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Biometric Technology, Elections, And Privacy

Biometric Technology, Elections, And Privacy

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Patent Drafting Course - Register Now

We have introduced a 3 month course facilitated on an e-learning platform. This course aims to introduce IP professionals to the skills of patent drafting and prosecution. Register here.

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TRADEMARKS

What you need to know about trademarks

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3rd Biennial Moot-2018

We are pleased to announce our 3rd Biennial Strathmore CIPIT Moot Court, to be held on 11-12 October 2018 at Strathmore University

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Intentional Internet Disruptions in Africa

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On 5 October 2016, the Ethiopian railway corporation launched a 750 KM rail-line connecting the landlocked country from its capital, Addis Ababa, to Djibouti, its strategic economic link to global commerce. A few hours later, the communication ministry completely shut down all Internet connectivity across the country, with the stated aim of quelling protests in parts of the country. Spending millions of dollars to connect a country to the world through a railway, while intentionally shutting down the country’s Internet connectivity on the same day is a quite a paradox. To consider a whole city, or even a country, intentionally disconnected off the Internet for days by their government, may sound quite abstract, but more than fifty incidences like these were recorded globally in 2017, of which for every two of these, one was happening in Africa.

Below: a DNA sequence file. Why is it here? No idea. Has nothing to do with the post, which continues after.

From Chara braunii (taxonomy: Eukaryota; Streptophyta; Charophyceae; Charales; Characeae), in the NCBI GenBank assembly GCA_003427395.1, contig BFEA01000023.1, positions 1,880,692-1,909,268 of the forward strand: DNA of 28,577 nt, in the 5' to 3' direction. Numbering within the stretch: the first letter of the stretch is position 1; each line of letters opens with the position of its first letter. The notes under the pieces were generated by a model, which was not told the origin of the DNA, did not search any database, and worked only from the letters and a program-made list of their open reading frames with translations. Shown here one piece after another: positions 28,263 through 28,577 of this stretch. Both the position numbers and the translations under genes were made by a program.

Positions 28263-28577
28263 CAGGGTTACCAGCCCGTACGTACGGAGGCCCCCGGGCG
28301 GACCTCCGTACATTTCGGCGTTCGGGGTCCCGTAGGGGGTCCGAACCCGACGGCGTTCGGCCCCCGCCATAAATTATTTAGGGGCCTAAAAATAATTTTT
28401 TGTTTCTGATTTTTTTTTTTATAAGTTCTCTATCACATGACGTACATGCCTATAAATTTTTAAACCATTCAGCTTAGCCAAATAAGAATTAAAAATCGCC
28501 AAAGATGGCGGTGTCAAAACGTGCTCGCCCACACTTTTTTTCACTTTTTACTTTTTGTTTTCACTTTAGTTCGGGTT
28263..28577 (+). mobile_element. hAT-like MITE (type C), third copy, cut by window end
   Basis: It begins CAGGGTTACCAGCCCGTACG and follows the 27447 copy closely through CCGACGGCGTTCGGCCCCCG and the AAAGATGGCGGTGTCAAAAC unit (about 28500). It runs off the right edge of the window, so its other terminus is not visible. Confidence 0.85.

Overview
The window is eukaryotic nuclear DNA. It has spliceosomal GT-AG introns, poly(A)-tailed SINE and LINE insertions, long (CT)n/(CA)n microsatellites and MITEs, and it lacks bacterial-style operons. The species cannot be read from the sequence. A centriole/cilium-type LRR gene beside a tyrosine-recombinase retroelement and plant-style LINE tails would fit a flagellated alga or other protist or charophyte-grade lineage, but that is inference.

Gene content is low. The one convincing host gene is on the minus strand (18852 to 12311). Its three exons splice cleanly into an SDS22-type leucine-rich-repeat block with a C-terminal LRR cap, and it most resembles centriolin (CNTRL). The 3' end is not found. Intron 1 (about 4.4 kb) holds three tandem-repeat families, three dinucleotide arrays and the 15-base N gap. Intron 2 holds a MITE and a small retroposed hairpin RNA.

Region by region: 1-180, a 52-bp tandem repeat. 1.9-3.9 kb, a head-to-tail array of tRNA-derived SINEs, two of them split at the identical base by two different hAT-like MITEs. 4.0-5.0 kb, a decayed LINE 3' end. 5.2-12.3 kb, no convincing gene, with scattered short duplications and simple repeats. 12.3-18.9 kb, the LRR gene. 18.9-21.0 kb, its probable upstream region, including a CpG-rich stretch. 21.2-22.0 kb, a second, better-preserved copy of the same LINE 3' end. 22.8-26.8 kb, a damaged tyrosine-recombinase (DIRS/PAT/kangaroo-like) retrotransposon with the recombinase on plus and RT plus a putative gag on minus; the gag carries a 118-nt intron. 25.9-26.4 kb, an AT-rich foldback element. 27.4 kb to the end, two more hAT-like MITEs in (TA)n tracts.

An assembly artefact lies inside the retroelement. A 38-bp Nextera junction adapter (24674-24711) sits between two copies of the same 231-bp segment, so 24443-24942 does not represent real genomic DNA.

The effects of these intentional Internet disruptions have ranged from increased citizenry backlash, economic losses, and eroded international reputation. What is interesting though, as seen from the Ethiopian vignette above, is how disrupting the Internet contradicts the very economic plans of such countries. On the one side, countries are investing heavily on communication and transport infrastructure for economic connectivity yet easily reversing the marginal gains made by their intentional Internet disconnections.

Today we are releasing findings from our continuing research on Internet disruptions, together with the associated data-sets. .

Some of our findings include:

  1. Ten countries in Africa account for 60% of all Internet disruptions experienced in the last five years.
  2. All countries that have had an Internet disruption have had the current ruling party being in power for 18.9 years on average.
  3. Countries with less than 20% Internet Penetration rates are more likely to disrupt the Internet during protests than those with higher rates.
  4. Liberal countries are less prone to Internet disruptions, especially where sufficient oversight exists over the executive arm of Government.